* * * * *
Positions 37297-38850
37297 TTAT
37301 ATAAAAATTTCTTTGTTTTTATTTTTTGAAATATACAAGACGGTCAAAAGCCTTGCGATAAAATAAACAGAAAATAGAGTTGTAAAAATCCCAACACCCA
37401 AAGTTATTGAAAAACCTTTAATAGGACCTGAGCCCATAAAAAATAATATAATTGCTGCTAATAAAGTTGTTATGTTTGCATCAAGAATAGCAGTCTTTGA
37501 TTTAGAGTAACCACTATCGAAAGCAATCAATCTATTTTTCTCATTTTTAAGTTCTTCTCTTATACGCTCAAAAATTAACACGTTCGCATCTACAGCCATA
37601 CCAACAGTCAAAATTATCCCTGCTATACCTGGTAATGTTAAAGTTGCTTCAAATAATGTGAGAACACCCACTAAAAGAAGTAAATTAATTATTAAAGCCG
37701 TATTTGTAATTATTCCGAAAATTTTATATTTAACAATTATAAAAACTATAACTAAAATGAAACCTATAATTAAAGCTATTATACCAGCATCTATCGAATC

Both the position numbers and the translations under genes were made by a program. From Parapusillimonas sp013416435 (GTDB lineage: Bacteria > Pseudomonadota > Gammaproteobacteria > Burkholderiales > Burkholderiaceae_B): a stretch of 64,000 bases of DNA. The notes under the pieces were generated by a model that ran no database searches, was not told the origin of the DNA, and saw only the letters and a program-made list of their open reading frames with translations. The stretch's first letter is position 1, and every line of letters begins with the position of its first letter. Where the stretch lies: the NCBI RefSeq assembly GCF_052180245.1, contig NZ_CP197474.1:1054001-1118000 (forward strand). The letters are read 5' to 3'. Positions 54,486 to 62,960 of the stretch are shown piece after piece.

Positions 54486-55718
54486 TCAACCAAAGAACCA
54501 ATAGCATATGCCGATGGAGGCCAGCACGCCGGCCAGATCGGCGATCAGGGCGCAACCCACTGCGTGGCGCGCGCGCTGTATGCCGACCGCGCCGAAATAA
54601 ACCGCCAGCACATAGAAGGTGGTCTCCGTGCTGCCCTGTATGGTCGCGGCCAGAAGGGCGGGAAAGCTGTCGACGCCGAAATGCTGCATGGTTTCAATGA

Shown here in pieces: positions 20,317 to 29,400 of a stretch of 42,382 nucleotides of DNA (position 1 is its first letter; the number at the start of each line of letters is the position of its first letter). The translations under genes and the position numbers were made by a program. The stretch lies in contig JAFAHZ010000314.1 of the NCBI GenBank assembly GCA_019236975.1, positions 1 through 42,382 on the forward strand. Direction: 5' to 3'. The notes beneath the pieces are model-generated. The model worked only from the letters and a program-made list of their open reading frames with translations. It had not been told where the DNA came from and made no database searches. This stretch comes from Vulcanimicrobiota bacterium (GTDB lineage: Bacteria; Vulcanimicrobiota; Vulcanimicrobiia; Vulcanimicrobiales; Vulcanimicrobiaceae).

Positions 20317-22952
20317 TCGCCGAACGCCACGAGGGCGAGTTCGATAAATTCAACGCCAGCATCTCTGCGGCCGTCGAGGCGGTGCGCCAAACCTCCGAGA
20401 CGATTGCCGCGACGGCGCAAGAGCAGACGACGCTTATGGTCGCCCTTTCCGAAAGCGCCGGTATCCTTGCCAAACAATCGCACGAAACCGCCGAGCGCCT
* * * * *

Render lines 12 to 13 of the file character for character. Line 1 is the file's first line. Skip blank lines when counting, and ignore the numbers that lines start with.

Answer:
54601 ACCGCCAGCACATAGAAGGTGGTCTCCGTGCTGCCCTGTATGGTCGCGGCCAGAAGGGCGGGAAAGCTGTCGACGCCGAAATGCTGCATGGTTTCAATGA

Shown here in pieces: positions 20,317 to 29,400 of a stretch of 42,382 nucleotides of DNA (position 1 is its first letter; the number at the start of each line of letters is the position of its first letter). The translations under genes and the position numbers were made by a program. The stretch lies in contig JAFAHZ010000314.1 of the NCBI GenBank assembly GCA_019236975.1, positions 1 through 42,382 on the forward strand. Direction: 5' to 3'. The notes beneath the pieces are model-generated. The model worked only from the letters and a program-made list of their open reading frames with translations. It had not been told where the DNA came from and made no database searches. This stretch comes from Vulcanimicrobiota bacterium (GTDB lineage: Bacteria; Vulcanimicrobiota; Vulcanimicrobiia; Vulcanimicrobiales; Vulcanimicrobiaceae).